I recently had a conversation with an elderly family member back in the US, in which they said to me, “at my age you never know how much time you have left, so I can’t waste time on things that aren’t important. You are young and can’t understand, but you will someday”. What this person failed to understand is that I, more than most, very much do understand that thought and feeling. It was only a short 3 years ago, on September 15th, 20012, that that point was shoved down my throat in the most violent way possible.
On that afternoon, I was walking with my parents and their good friends, when an out of control car went up on the sidewalk and ran us over. My parents were killed and me and their friends were left badly injured. It is hard to grasp that one can learn something positive from such a tragedy, but I have. And it just so happens, that the lesson learned was one my father used to try share often.
My father was a very hard worker, working long days and was always at the top of his field. BUT, when he had time off, he always made it count. Probably my parent’s favorite things to do when my dad had time off from work, was to travel. Sometimes they would travel just the two of them and sometimes the whole family. Some of my favorite family memories were from these family trips, be it a local road trip to Washington DC, or a trip across the ocean to Copenhagen.
Some of my parent’s more frugal friends used to say to them, “We wish we could travel like you, but we don’t want to spend the money”. My father used jokingly reply, “are you planning on being buried with that money? What are you saving it for?” While my parents were alive, most people did not understand this lesson and just thought my father was just being hyperbolous. But one evening, after I had recovered enough to leave the US, one of my parents close friends took me aside and said, “I always thought your father was joking when he asked me if I wanted to be buried with my money. But he was right and I wish I had learned this lesson sooner.”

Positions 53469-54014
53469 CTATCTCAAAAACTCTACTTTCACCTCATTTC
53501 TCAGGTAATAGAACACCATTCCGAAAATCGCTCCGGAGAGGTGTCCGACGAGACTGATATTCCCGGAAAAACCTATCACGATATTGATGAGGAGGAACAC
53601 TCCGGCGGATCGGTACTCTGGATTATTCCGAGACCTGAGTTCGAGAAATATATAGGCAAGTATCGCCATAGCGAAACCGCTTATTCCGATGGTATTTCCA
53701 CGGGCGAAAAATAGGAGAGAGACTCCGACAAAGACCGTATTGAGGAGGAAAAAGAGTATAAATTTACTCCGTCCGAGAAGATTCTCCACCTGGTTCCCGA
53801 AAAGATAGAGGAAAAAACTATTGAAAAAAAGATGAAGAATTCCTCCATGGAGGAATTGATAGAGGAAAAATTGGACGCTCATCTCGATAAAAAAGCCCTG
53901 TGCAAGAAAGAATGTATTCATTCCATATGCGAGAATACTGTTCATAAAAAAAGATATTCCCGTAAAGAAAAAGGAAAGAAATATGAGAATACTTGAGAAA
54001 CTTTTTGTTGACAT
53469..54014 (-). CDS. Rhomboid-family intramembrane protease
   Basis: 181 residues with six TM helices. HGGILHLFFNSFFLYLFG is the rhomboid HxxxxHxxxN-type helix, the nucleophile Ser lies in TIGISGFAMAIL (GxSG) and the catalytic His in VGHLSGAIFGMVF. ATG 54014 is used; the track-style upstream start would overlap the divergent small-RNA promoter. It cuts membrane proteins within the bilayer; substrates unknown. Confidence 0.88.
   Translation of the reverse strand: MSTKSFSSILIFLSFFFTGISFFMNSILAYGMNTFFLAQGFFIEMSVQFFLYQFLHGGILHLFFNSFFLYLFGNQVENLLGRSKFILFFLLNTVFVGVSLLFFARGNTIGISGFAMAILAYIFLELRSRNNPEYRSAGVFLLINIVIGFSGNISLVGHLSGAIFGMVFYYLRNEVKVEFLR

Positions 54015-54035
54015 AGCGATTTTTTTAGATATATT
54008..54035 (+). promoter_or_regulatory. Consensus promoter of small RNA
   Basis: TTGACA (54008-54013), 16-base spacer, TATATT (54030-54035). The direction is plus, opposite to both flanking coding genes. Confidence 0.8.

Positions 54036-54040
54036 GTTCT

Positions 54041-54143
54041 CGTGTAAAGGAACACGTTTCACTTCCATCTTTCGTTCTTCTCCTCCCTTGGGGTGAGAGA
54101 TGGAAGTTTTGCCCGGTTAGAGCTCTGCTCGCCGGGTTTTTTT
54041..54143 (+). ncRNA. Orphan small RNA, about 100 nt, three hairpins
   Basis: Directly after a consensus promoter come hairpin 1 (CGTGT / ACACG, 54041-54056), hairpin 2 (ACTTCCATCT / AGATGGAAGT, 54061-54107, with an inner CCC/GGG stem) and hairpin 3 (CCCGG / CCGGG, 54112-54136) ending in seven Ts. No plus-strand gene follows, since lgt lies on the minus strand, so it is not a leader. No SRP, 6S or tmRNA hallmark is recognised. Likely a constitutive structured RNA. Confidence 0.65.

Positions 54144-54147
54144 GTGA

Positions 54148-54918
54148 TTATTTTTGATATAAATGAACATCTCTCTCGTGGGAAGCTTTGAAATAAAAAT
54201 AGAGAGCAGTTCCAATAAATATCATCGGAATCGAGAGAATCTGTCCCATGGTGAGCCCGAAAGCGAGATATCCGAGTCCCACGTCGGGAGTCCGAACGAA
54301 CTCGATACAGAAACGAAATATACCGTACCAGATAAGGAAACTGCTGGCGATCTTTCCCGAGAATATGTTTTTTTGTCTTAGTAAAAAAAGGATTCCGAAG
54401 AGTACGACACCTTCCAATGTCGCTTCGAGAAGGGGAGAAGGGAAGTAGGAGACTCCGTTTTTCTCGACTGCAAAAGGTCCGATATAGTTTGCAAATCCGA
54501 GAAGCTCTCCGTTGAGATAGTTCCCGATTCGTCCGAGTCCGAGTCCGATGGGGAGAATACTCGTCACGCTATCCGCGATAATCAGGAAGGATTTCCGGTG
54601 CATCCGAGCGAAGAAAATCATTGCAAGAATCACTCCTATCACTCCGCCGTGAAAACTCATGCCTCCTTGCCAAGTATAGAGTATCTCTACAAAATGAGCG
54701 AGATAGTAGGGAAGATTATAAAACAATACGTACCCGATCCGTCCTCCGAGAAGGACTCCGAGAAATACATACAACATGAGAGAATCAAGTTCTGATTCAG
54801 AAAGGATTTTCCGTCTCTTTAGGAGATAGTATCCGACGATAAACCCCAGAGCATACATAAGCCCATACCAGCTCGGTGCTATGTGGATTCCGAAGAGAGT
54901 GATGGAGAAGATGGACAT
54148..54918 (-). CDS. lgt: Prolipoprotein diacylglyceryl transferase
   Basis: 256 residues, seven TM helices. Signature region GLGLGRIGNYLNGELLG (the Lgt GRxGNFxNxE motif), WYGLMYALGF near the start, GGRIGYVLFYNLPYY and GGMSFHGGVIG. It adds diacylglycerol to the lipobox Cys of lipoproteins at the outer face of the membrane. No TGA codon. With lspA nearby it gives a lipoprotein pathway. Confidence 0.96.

One thing I do not think I will ever get over, is the randomness of the accident. If this random driver had not been so irresponsible, if we had walked slower, or faster, or someone stopped to tie their shoes, the accident would not have happened. This scared me for sometime, but I quickly realized that randomness and mortality are part of life and I cannot let it paralyze me, because if I did, what kind of life would I be living? Instead, I remembered my father’s lesson and use this to drive me forward. Many people like to use the term “carpe diem” (seize the day). The slang “YOLO” (you only live once) is common and overused. But how many people actually understand the weight of such statements? How many people really seize the opportunities before them? How many people really try and find their path to happiness? I hope, someone out there will read this post, and it will help push them in the direction of happiness. I also hope that this explains to people why I choose to live the way that I do.
2 thoughts on “The Most Important Lesson I Ever Learned”
Thank you Ami. A very moving and life affirming post. You strike the right balance, I believe, of seizing the day and truly living life, without being foolhardy. I see you as a very responsible and thoughtful person. You learned a painful lesson very young in life, a lesson many of us never learn. You honor your parents with your life, and your willingness to share your experience helps wake some of us from the illusion that we have control over our circumstances. I appreciate your post. Xo
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Thank you so much.